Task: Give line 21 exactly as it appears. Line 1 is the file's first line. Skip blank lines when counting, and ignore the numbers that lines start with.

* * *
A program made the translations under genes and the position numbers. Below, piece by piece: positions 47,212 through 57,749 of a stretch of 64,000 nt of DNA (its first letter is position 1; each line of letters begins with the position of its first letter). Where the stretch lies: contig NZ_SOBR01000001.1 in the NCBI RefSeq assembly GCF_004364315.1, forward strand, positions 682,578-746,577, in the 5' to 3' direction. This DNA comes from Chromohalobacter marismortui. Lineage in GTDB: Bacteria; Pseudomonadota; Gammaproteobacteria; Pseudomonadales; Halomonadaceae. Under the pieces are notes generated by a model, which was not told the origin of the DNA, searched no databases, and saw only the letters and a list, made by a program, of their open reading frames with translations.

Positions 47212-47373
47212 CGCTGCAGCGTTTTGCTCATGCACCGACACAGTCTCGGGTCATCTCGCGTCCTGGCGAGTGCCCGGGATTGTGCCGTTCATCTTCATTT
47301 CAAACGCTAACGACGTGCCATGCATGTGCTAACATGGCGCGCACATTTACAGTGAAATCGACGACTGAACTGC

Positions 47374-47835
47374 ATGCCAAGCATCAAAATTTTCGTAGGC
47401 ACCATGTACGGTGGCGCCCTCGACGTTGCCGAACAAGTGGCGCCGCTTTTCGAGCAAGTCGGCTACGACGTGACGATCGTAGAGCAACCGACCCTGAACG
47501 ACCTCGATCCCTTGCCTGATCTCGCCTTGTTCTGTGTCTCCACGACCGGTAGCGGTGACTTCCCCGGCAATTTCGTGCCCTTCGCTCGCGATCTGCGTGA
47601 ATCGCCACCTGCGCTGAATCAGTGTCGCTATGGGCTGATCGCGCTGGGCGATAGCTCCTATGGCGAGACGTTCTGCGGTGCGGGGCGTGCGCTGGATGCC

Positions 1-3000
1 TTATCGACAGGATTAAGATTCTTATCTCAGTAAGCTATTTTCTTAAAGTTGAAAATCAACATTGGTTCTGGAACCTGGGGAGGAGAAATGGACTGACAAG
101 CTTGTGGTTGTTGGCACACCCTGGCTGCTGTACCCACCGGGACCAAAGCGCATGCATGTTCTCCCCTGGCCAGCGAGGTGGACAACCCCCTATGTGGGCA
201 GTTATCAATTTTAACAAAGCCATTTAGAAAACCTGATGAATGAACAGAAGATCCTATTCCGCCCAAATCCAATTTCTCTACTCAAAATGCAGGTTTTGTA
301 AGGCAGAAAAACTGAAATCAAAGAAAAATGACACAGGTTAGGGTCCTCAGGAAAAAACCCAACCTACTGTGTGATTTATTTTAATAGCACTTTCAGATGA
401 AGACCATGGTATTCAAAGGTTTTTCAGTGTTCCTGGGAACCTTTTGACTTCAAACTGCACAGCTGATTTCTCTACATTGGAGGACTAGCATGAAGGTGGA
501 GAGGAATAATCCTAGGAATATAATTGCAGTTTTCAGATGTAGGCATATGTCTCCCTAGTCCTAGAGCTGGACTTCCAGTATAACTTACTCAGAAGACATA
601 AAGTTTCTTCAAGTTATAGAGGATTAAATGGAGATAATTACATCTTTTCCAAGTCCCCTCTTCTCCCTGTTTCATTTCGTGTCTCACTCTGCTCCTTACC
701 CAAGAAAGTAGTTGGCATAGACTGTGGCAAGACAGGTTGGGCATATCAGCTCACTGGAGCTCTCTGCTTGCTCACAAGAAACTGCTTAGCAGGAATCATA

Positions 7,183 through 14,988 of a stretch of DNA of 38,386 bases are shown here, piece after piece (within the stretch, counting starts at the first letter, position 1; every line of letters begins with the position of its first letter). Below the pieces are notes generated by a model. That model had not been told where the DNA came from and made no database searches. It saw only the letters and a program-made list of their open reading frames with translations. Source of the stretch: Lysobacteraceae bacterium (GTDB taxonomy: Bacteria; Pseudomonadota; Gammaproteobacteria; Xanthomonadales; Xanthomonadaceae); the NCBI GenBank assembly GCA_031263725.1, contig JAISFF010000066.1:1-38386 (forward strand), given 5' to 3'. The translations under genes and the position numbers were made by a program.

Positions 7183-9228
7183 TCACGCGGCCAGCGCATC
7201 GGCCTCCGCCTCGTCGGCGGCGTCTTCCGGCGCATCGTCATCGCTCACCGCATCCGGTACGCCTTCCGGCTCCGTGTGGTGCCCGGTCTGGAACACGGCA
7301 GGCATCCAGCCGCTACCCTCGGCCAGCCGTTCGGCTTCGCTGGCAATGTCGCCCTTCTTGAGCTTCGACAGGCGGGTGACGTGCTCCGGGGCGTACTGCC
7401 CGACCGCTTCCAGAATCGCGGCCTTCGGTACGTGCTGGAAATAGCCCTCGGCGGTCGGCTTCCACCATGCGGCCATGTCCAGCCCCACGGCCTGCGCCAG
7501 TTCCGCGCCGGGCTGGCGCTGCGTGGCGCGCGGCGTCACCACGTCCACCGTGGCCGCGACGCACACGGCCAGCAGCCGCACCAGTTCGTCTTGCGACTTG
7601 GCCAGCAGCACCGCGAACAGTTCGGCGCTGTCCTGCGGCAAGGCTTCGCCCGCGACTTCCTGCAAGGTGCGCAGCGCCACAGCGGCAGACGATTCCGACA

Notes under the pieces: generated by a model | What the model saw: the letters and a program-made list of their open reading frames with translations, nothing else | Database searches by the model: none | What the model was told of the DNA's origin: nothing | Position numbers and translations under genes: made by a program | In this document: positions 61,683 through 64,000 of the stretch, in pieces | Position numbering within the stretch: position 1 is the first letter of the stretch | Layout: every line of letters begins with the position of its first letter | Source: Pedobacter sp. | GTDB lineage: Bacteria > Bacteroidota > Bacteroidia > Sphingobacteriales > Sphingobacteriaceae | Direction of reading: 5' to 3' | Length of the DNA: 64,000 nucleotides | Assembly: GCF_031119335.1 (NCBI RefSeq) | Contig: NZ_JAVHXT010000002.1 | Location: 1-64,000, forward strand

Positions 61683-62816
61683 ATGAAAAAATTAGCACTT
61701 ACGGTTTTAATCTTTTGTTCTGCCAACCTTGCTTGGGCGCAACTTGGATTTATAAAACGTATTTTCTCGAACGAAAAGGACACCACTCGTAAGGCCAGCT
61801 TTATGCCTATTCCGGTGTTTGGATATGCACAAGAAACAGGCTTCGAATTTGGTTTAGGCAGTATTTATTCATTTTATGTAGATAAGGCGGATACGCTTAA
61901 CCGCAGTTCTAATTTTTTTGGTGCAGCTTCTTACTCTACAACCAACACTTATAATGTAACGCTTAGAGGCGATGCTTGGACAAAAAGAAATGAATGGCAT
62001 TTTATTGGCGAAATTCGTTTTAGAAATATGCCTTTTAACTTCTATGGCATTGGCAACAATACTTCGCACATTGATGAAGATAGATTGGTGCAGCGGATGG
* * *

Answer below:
7183 TCACGCGGCCAGCGCATC